Since today is April Fool’s Day, here’s a little tale from the vault of dad stories. You remember my dad, right? He’s the one who gave me free butt soap as a gift one time!
This is my dad.
Note* He is not a real pirate.
Well, several years ago, NOT on April Fool’s Day, my dad went to the bank and needed a check made for something. I don’t remember the exact details, but the bank was going to charge him money to get this check from his own account. Being the hardworking, farm-raised, former Navy man he was, my dad was not about to pay extra for this check from his bank account.
After going back and forth with the bank teller, my dad grew so angry he decided to CLOSE his account and take his banking business elsewhere.
Dad: “Close my accounts!”
Bank Teller: “All of them?”
Dad: “ALL OF THEM!”
Meanwhile, a week or so later, I went to the same bank at a branch in my town and asked to do a fund transfer from my savings to my checking account.
The bank teller stared at the screen. She tells me she needs a manager to look something over.
You know where this is going, don’t you?
So, the manager comes over and looks at the computer screen.
Manager: “It appears your account has been closed.”
This is the part of the story where the manager escorts me to a tiny desk in a corner, AWAY FROM THE PUBLIC so when they tell me my account has been hacked or something, I DON’T SCARE AWAY ALL THE PEOPLE.
I worked in retail for six years; I know EXACTLY what that tiny desk in the corner is for.
So now, I’ve been passed onto Man With a Mustache to sleuth out what happened to my entire savings account.
Mustache Man: “It appears your account has been closed.”
Me: “CLOSED? Who closed it? I didn’t close it. All my money was in there! Where is MY MONEY?”
Mustache Man: *scrolling through my account information* “Do you know a…Jerry Witkins?”
Me: *speaking between clenched teeth* “I need to call my father.”
I ring up dear old dad who greets me like he’s Mrs. Doubtfire.
Me: “Did you recently come into a large sum of money, Pops?”
Dad, in all sincerity: “Say, now that you mention it, I did actually find some extra cash.”
Me: “BECAUSE YOU STOLE IT FROM MY ACCOUNT!!!”
Dad explains to me about his trip to the same bank in his town and how he demanded to close his accounts. What he didn’t realize, and the bank teller didn’t explain to him, is that as co-signer for my savings account which my parents started for me as a child, he closed out MY account along with his.
And here’s the kicker, while he had no recollection of the sum of money in this “extra mystery account,” he figured it was one he’d started a long time ago and told the teller, “Yep, close it!”
Me: “You put that money back!”
Dad: “I’ll think about it.”
Me: “You march back into that back, tell the teller what you did, and put my money back!”
Dad did return my savings, and we had a good little laugh about it…much later. But because the bank had closed my account, I had to get a new account and new number. I wasn’t too upset though. This time, there would be NO co-signer.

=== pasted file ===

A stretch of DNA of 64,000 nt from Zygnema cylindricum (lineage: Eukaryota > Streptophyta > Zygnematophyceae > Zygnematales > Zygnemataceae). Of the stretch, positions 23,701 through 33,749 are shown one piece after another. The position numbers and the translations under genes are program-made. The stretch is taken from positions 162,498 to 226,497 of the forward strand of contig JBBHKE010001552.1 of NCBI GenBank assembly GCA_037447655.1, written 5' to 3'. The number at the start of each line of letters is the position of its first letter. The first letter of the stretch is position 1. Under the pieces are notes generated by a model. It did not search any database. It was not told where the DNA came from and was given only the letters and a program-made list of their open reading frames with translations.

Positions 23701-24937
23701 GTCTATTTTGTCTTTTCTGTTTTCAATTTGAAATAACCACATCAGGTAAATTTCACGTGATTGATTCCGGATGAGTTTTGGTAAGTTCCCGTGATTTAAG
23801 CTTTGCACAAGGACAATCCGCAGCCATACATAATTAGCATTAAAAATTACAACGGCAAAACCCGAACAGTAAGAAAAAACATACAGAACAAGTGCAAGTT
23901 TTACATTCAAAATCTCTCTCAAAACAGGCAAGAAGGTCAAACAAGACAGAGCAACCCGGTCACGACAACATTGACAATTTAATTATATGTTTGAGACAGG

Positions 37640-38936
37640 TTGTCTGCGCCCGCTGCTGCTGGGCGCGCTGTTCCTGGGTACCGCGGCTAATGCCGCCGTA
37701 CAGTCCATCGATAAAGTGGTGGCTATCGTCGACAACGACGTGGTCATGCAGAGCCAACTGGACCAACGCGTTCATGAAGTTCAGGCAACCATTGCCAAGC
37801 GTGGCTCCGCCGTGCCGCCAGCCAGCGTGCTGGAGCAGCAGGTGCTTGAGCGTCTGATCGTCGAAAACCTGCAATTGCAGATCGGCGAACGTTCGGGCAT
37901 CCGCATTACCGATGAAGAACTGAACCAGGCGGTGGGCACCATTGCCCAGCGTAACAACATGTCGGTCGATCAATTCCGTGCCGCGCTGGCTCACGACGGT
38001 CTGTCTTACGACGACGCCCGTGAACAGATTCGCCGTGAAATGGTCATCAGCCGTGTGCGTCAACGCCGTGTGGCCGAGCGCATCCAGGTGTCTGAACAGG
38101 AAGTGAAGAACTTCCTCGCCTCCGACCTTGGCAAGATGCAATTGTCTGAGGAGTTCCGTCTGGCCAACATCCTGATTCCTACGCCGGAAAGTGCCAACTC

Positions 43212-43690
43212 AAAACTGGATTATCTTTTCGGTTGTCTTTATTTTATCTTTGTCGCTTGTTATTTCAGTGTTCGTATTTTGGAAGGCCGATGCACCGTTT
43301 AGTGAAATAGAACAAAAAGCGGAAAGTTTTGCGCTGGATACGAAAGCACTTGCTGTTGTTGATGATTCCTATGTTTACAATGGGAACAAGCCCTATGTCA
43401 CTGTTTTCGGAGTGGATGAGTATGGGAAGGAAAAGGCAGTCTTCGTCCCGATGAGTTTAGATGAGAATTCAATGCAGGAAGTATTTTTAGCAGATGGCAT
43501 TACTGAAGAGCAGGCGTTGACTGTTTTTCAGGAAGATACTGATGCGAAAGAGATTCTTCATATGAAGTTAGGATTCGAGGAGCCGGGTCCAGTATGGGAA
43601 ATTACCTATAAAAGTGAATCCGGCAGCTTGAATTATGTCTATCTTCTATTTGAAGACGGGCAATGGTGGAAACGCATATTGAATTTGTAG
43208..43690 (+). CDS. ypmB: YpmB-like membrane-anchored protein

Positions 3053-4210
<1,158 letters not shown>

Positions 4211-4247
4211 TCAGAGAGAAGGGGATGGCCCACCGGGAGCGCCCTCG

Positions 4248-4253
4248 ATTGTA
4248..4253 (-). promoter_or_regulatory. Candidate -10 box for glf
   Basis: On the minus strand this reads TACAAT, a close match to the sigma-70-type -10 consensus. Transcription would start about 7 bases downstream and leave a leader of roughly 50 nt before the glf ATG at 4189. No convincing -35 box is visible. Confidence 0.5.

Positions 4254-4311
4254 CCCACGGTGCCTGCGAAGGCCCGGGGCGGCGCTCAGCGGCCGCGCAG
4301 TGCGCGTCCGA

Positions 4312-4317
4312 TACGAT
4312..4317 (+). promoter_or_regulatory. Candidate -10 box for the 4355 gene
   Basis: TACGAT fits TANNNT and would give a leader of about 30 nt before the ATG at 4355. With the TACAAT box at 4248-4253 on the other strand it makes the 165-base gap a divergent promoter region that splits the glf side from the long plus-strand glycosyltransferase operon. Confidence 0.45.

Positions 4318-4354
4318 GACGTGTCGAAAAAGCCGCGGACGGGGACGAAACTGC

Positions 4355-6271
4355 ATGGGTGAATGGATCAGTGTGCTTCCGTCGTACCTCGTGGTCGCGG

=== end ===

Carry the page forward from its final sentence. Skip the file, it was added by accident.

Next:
Happy April Fool’s Day, everybody!
Tell me your best prank story, planned or otherwise!
“I’ve been journaling since I was 15. It’s a wonder that I’ve managed to be a successful human being considering how pathetic I appeared in many of my daily musings.” –Oprah, in Oprah Magazine April 2011
I caved. I was standing in line at the grocery store waiting to check out and glancing over the magazines they strategically place right near the counter when I read the cover for Oprah’s newest issue. In the magazine, she shows you pages of her journals from 1970-1985. I had to read it. And wouldn’t you know, most every page had to do with some boy. She’s been keeping a journal since she was 15, and I’ve been journaling since I was 13. I’m sure a fair amount of my “daily musings” were about boys, in fact I’m positive they were. But, I also changed the purpose of my journaling just like Oprah did. At some point in her life, she began to use her journal as a place for gratitude and blessings in her life rather than recounting all the bad stuff. By allowing herself that positive space she allowed good things to enter her life. I’m not going to tell you it’s easy. It isn’t. Despite all the advice I get from Oprah, or from Gretchen Rubin’s The Happiness Project, which I read last year and which prompted the beginning of this wayward blog, I by no means have it all figured out. But, I’m getting there.
I’ve also been reading the book Mockingbird by Kathryn Erskine. It’s a young adult novel about a 10 year old girl with Asperger’s Syndrome, a disorder that makes it difficult to understand and express emotion. Despite her disorder, I find Caitlin extremely delightful as she practices naming emotions on the playground, making friends, and celebrating the things she’s good at like finesse. Here’s an excerpt that made me laugh, because I know exactly how she feels. The scene is Caitlin is in the school office talking to her counselor on the phone.
She says I have to be patient and keep trying. Sometimes things don’t work the first time but then eventually they do.
And making friends?
Even for me?
Absolutely. I have confidence in you. You just have to keep trying.
Josh is walking into the principal’s office when I get off the phone.
He turns his head to me and whispers, Loser.
I know, I tell him, but I’m going to keep trying.
To put it in Caitlin’s terms. “I Get It.” I know how she feels. Because I feel that way too. What does Oprah and a 10 year old with Asperger’s have to do with your blog, Jess, you ask? I guess they represent where my head is at in this writing journey of mine. I know I’ve come a long way, but I have to keep trying.